Purpose The Pipeline Embolization Device (PED) is a routine first-line treatment option for intracranial aneurysms (IAs). The Pipeline Flex Embolization Device with Shield Technology (Pipeline Shield) is an updated version of the PED which has been modified to include a surface phosphorylcholine biocompatible polymer. Its early technical success and safety have been reported previously. Here, we assessed the long-term safety and efficacy of the Pipeline Shield for the treatment of IAs.
Materials and methods The Pipeline Flex Embolization Device with Shield Technology (PFLEX) study was a prospective, single-arm, multicenter study for the treatment of unruptured IAs using the Pipeline Shield. The primary endpoint was a major stroke in the territory supplied by the treated artery or neurologic death at 1-year post-procedure. Angiographic outcomes were also assessed by an independent radiology laboratory at 6 months and 1 year.
Results Fifty patients (mean age, 53 years; 82% female) with 50 unruptured IAs were treated. Mean aneurysm diameter was 8.82±6.15 mm. Of the target aneurysms, 38/50 (76%) were small (<10 mm), 11/50 (22%) were large (≥10 and<25 mm), and 1/50 (2%) was giant (≥25 mm). Forty-seven (94%) were located in the internal carotid artery and three (6%) in the vertebral artery. At 1-year post-procedure, no major strokes or neurologic deaths were reported, and complete occlusion was achieved in 27/33 (81.8%). There were no instances of aneurysm recurrence or retreatment.
Conclusions Our 1-year follow-up concerning angiographic and safety outcomes corroborate previous evidence that the Pipeline Shield is a safe and effective treatment for IAs.
Trial registration number NCT02390037
- intracranial aneurysm
- pipeline embolization device
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The use of flow diverters has provided a novel, safe, and effective method for treating intracranial aneurysms (IAs). The Pipeline Embolization Device (PED; Medtronic Neurovascular, Irvine, CA, USA), the first neuroendovascular device used for flow diversion, is now a routine treatment option for IAs.1 The safety and efficacy of the first-generation PED have been proven repeatedly.2 3 The second generation of the PED, the Pipeline Flex Embolization Device (Pipeline Flex), incorporates a re-sheathing mechanism to allow repositioning and redeployment of the implant.4
The latest iteration of the PED, the Pipeline Flex Embolization Device with Shield Technology (Pipeline Shield), has the same design and configuration as the Pipeline Flex, but holds a surface modification where a synthetic phosphorylcholine (PC) biocompatible polymer is covalently bonded to the strands that make up the Pipeline braid5 with the aim of reducing thrombogenicity. The PC has been used since 2003 to increase the biocompatibility of vascular stents and has been shown to reduce protein adsorption-thrombin generation.6 7In-vitro studies have found the Pipeline Shield to be less thrombogenic than other flow diverters.8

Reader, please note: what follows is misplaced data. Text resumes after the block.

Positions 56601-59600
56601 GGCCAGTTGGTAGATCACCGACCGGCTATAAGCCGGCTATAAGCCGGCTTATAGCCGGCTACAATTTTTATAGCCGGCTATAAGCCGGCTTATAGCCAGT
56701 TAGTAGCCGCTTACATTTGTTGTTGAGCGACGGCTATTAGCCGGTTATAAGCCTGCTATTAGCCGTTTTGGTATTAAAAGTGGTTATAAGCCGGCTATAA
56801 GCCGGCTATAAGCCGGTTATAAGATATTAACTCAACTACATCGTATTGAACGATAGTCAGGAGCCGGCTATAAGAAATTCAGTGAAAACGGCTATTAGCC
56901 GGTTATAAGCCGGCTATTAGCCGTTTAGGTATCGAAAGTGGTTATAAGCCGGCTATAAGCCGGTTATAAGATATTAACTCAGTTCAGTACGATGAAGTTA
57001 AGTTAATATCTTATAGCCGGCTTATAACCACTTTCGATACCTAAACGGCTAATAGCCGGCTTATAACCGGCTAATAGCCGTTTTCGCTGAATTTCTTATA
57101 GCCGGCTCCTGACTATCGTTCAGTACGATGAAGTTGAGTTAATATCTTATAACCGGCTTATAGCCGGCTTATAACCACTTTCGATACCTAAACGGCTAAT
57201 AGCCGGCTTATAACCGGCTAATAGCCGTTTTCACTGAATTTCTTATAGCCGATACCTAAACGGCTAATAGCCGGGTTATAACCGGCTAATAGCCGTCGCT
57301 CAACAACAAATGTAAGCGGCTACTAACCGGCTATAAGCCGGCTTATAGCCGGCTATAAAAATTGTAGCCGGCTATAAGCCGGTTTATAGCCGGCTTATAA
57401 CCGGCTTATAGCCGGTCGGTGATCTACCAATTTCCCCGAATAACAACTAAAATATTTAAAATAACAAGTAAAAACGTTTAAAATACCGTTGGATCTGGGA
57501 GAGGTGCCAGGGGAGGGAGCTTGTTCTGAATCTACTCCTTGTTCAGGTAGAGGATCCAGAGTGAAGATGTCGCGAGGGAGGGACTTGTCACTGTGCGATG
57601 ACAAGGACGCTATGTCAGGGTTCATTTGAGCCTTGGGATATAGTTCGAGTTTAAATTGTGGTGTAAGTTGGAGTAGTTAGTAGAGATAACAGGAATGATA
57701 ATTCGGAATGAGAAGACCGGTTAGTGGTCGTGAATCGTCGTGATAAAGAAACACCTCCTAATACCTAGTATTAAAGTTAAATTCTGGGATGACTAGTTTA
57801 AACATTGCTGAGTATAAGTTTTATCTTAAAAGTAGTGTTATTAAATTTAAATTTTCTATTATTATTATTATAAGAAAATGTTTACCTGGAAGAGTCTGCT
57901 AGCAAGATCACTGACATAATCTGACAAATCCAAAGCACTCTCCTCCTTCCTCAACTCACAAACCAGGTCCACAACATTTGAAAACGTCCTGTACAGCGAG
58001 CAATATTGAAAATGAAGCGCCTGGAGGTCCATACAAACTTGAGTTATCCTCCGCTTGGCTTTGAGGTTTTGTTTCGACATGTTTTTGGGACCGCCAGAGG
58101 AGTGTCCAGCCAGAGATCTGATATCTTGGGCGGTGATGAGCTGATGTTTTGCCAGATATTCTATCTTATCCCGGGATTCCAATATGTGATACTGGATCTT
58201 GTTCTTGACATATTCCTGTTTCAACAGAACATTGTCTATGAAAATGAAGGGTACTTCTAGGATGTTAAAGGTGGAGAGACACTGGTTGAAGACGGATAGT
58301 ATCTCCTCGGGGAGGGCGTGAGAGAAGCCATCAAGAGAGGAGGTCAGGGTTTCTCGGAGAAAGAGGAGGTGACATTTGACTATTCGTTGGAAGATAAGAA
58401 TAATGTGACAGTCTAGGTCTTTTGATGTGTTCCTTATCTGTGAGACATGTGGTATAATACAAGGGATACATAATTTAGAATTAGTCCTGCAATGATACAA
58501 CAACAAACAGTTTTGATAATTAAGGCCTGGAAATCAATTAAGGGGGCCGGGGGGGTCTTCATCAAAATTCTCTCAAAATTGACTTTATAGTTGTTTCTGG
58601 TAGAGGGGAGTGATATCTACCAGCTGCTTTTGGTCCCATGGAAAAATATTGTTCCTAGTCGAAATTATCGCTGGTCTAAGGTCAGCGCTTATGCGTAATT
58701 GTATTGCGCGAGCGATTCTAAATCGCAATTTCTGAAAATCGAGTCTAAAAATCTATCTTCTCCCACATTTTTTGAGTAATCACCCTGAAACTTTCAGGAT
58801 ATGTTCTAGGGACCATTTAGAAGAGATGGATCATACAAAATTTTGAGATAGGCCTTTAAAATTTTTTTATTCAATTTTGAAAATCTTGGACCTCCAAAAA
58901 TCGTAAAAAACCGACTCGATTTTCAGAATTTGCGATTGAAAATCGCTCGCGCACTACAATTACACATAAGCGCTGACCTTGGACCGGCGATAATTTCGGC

We previously reported the periprocedural outcomes and early safety results of using the Pipeline Shield to treat unruptured IAs.9 We found that the Pipeline Shield demonstrated high technical success with no major short-term complications within 30 days of the procedure.9 We now report on the long-term safety and efficacy of treatment with Pipeline Shield at 1-year follow-up in the PFLEX study.
Materials and methods
Study design and participants
The PFLEX study was a prospective, single-arm, multicenter study for the treatment of unruptured IAs using Pipeline Shield. From March to October 2015, 50 patients with a total of 50 unruptured target aneurysms, treated at seven experienced neurovascular centers in six European countries, were enrolled in the PFLEX study. Complete enrollment, inclusion, and exclusion criteria were previously described.9 In brief, patients aged 18–80 years with unruptured IAs in the internal carotid artery or vertebral artery segment, up to and including the posterior inferior cerebellar artery, were included. Patients that had a subarachnoid hemorrhage, recent surgery, vessel tortuosity, stenosis, or any other Pipeline Shield contraindication were excluded from the study.
Peri-procedural data were previously described.9 Antiplatelet therapy was administered per the local institution’s protocol. Prior to the procedure, 46/50 (92%) patients received dual antiplatelet therapy (DAPT – aspirin +clopidogrel/prasugrel) and 4/50 (8%) patients received clopidogrel alone. In most cases, Pipeline Shield was deployed through a microcatheter (Marksman or Echelon, ev3, Irvine, CA; Excelsior, Stryker, Fremont, CA; Headway, MicroVention, Tustin, CA; or Reverse Microcatheter, Reverse, Irvine, CA) using a triaxial guide catheter system. 50/50 (100%) patients were prescribed DAPT between ≥1-month and ≤1-year post-procedure. See table 1 for a complete description of the anti-aggregation regimen.
Patients had a follow-up office visit or telephone call at 30 days, 6 months, and 1 year after Pipeline Shield placement. Angiographic assessments were performed at 6 months and/or 1 year after Pipeline Shield placement per institutional standard of care and were analyzed by an independent core radiology laboratory.
The primary study endpoint was the occurrence of a major stroke in the territory supplied by the treated artery or neurologic death within 1 year of the procedure. The secondary endpoint was the rate of Pipeline Flex Embolization Device with Shield Technology-related neurologic adverse events within 1 year of the procedure. Investigators were required to report all serious adverse events, adverse events with an underlying neurologic cause, and events deemed related to the study device or procedure. Safety incidence rates or proportions for neurologic adverse events were calculated based on the number of participants who underwent the study procedure and in whom an attempt to implant the study device was made.